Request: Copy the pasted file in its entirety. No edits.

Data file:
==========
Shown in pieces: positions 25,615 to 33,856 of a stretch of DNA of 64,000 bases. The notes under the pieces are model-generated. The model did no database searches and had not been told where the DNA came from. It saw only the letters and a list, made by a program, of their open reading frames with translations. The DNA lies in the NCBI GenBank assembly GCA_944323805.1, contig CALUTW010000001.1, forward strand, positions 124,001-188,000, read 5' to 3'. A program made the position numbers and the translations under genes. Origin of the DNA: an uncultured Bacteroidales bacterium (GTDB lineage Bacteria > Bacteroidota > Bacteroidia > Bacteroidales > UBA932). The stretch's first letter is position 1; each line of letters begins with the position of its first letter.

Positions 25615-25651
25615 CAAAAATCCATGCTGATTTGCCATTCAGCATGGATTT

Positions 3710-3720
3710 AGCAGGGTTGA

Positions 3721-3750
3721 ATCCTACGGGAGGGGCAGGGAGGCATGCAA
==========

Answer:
Shown in pieces: positions 25,615 to 33,856 of a stretch of DNA of 64,000 bases. The notes under the pieces are model-generated. The model did no database searches and had not been told where the DNA came from. It saw only the letters and a list, made by a program, of their open reading frames with translations. The DNA lies in the NCBI GenBank assembly GCA_944323805.1, contig CALUTW010000001.1, forward strand, positions 124,001-188,000, read 5' to 3'. A program made the position numbers and the translations under genes. Origin of the DNA: an uncultured Bacteroidales bacterium (GTDB lineage Bacteria > Bacteroidota > Bacteroidia > Bacteroidales > UBA932). The stretch's first letter is position 1; each line of letters begins with the position of its first letter.

Positions 25615-25651
25615 CAAAAATCCATGCTGATTTGCCATTCAGCATGGATTT

Positions 3710-3720
3710 AGCAGGGTTGA

Positions 3721-3750
3721 ATCCTACGGGAGGGGCAGGGAGGCATGCAA